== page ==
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« Reply #20 on: April 02, 2015, 12:01:16 PM »


Why ? would one  run the genny , when  PV is on full blast


The genny is on shore and shared between the whole site with four boats, so it can be turned on at any time by others, although normally just 5 hours in the evening. I'm trying to reduce our share of the diesel and overall time it's on. I could probably tell the Multi to ignore genny input during daylight hours, but then some days solar may not be enough, and both combined could boil the batteries on the good days for a simpler MPPT controller. I'll have another look at the Multi's controls and see how it could be set up...

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38m Belgian Spits Barge, Victron Multi 24/3000/70-16, 420Ah (c5) Used Forklift Batts, Smartgauge, DIY wood Stove, DIY diesel drip stove heat exchanger circuit, Spare roof space..
dickster
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« Reply #21 on: April 02, 2015, 12:08:03 PM »

Perhaps an additional safety feature would be to sleeve the panel frames and rack in plastic channel?
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billi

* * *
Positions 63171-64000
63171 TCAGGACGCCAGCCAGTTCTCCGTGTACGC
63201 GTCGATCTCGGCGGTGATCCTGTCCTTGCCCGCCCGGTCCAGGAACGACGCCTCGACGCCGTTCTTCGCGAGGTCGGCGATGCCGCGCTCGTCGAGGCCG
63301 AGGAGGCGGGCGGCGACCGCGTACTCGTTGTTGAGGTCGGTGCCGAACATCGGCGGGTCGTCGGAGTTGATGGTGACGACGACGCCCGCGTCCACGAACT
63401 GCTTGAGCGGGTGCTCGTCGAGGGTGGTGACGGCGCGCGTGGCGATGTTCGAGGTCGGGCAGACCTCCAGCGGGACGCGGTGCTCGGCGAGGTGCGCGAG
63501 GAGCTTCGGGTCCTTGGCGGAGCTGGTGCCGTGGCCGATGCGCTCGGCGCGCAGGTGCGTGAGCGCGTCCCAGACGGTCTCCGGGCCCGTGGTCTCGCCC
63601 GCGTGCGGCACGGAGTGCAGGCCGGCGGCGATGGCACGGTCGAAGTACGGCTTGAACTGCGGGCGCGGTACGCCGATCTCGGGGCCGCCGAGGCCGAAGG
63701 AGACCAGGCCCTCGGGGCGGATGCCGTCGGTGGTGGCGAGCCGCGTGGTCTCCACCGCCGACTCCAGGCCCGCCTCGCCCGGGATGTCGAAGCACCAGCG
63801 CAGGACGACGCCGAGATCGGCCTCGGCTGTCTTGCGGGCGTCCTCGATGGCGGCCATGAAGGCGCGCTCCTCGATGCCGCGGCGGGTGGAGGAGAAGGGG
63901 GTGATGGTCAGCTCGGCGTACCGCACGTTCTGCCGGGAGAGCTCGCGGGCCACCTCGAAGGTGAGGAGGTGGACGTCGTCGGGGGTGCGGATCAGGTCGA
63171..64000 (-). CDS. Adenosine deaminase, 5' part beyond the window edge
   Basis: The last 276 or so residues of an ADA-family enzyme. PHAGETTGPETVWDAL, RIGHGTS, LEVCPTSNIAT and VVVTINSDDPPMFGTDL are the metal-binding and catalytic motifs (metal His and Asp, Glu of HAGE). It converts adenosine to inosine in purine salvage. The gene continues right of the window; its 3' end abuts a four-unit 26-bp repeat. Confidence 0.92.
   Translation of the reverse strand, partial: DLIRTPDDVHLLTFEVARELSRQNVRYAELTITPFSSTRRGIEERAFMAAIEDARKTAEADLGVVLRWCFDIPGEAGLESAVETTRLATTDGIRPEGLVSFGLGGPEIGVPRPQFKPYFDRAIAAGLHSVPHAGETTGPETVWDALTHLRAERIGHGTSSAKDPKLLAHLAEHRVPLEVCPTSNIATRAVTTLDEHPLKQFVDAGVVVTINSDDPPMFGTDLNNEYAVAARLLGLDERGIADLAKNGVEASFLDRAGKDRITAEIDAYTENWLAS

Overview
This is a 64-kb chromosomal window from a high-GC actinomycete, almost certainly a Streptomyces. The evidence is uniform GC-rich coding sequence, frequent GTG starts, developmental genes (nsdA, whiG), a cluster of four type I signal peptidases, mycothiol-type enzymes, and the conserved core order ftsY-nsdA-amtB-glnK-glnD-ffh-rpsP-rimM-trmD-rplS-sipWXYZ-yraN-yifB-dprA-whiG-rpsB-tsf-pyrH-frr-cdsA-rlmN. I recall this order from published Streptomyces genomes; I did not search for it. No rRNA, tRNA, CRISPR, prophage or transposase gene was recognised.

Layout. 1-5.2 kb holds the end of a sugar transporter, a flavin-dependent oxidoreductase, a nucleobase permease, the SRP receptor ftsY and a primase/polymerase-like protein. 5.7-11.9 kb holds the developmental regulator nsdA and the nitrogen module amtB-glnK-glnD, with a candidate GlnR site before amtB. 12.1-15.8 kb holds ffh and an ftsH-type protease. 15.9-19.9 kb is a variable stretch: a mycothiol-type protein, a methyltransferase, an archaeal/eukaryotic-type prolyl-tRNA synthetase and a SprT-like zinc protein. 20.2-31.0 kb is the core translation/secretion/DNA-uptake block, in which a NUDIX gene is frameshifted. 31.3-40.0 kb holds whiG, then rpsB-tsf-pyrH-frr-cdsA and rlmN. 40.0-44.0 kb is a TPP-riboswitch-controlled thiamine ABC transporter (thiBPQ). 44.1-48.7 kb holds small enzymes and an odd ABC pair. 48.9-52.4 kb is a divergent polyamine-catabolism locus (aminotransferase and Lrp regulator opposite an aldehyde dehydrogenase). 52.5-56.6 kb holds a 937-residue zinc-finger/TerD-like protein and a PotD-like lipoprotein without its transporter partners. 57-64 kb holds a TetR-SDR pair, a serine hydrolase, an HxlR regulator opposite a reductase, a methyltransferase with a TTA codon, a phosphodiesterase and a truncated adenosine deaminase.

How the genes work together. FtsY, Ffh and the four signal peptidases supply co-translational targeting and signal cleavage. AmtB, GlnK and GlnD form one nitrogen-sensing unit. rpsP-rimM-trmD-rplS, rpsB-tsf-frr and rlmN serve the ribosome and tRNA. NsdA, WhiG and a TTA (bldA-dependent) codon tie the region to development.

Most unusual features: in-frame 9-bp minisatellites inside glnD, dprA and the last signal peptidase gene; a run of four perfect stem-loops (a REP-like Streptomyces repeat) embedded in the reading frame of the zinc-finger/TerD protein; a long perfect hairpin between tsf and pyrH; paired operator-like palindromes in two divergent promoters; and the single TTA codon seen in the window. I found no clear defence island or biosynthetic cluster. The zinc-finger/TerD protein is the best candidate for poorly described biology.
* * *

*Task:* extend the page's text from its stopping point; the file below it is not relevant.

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« Reply #22 on: April 02, 2015, 12:20:55 PM »

OK, i see ,  and your Battery is (excuse me ) small....

Surely , the Victron can be adjusted to allow only a few AMPs  charging with shore power and if battery full from sun , to ignore the genny  Smiley

The last outback FM 80 MPPT  i have is a good unit , Midnite classic would be another i would consider , the Victron MPPT perhaps only cause  in communication  with the Inverter  (?)


Billi
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1.6 kw and 2.4 kw   PV array  , Outback MX 60 and FM80 charge controller  ,24 volt 1600 AH Battery ,6 Kw Victron inverter charger, 1.1 kw high head hydro turbine as a back up generator , 5 kw woodburner, 36 solar tubes with 360 l water tank, 1.6 kw  windturbine
al barge
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« Reply #23 on: April 02, 2015, 12:33:12 PM »

OK, i see ,  and your Battery is (excuse me ) small....


Ouch!  Smiley But yes, it was an emergency purchase dictated by funds when the industrial unit next door changed hands, and new owner refused to sell us power  Angry

Surely , the Victron can be adjusted to allow only a few AMPs  charging with shore power and if battery full from sun , to ignore the genny  Smiley

The last outback FM 80 MPPT  i have is a good unit , Midnite classic would be another i would consider , the Victron MPPT perhaps only cause  in communication  with the Inverter  (?)


Billi


I'm not so sure the Victron MPPT has a justification for me over an outback/midnight or GTI..

@ Dickster, thats an interesting idea, but i'd guess in mist or rain the plastic wouldn't do much.. Thats even if my fears of being electrocuted touching Solar panels are even relevant!?

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38m Belgian Spits Barge, Victron Multi 24/3000/70-16, 420Ah (c5) Used Forklift Batts, Smartgauge, DIY wood Stove, DIY diesel drip stove heat exchanger circuit, Spare roof space..
Nickel2